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Meniscus Transplant

If you need a meniscus transplant, please Schedule an appointment with one of our orthopedic specialists as soon as possible.

What Is A Meniscus Transplant?

In meniscal allograft transplantation, surgeons replace a damaged or removed meniscus in the knee with a donor meniscus from a cadaver. The meniscus, a C-shaped cartilage between the thigh bone (femur) and shin bone (tibia) within the knee joint, acts as a shock absorber and provides stability. This procedure is considered for individuals with significant meniscus damage or those who have had a total or subtotal meniscectomy. Its goal is to restore knee joint function and stability, alleviate pain, and potentially prevent or delay knee osteoarthritis development.


The transplantation uses a donor meniscus sourced from a cadaver through a thoroughly screened and regulated process. The donor tissue undergoes processing and sterilization to reduce the risk of disease transmission. Surgeons perform the transplantation using arthroscopic techniques, making small incisions and employing specialized instruments to access the knee joint. They remove the damaged or missing meniscus and insert the donor meniscus, appropriately sized, into the joint. The new meniscus is then secured to the surrounding tissues using sutures or other fixation methods.


After meniscus transplantation, a comprehensive rehabilitation program becomes crucial for achieving optimal outcomes. The rehabilitation process usually entails gradually advancing exercises to regain knee joint range of motion, strength, and stability. Weight-bearing and activity restrictions are typically imposed during the initial recovery phases.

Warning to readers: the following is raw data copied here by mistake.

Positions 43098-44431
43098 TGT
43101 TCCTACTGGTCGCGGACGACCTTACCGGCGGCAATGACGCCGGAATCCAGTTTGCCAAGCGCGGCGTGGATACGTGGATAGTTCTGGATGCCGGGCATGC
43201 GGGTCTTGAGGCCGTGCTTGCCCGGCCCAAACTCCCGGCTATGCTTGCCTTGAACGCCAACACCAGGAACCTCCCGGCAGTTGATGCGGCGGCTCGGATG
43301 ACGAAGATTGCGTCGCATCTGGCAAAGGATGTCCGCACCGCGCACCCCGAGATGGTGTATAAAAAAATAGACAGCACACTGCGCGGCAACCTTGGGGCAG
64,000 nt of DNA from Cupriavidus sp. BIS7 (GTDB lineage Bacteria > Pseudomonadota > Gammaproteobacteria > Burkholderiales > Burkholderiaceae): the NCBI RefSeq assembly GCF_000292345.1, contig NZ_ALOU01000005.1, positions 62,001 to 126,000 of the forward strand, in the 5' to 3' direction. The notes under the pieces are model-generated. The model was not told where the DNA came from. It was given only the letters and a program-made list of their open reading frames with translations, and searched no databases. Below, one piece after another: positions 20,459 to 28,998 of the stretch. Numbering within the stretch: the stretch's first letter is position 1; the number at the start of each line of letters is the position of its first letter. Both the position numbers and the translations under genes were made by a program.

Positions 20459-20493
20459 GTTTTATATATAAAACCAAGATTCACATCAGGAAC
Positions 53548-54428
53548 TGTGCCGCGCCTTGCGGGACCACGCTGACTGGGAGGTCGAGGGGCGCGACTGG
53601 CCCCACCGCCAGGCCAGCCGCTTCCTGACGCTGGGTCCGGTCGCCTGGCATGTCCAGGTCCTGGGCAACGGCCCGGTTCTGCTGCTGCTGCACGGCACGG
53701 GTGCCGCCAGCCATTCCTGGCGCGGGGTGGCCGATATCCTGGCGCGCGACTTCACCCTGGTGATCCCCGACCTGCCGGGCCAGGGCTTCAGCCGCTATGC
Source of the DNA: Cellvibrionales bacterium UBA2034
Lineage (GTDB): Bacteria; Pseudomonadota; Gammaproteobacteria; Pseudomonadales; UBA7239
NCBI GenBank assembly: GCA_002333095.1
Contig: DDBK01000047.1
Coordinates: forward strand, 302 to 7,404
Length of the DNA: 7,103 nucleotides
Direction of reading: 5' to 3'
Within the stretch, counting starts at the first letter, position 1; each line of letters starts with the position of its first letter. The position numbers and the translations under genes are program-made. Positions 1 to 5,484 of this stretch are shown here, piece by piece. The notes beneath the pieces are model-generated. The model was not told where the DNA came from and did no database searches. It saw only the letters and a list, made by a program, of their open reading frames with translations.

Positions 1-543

Meniscus transplantation offers potential benefits such as pain relief, improved knee function, and potential delay of osteoarthritis onset. It can enable individuals to resume more active lifestyles and engage in sports or activities previously limited by meniscus damage. However, this complex procedure isn’t suitable for everyone with meniscus injuries or previous meniscectomies. The decision to undergo transplantation hinges on factors like age, overall knee condition, activity level, and the severity and location of the meniscus damage.

It’s important to consult with an orthopedic surgeon who specializes in knee surgery to determine if meniscus transplantation is a suitable option for your specific case. They will evaluate your condition, discuss the potential risks and benefits, and provide personalized recommendations based on your individual needs and goals.


If you would like to speak to an Orthopedic Foot and Ankle Specialist, give us a call at 817-697-4038, or contact us over the web. Tele-medicine appointments are also available.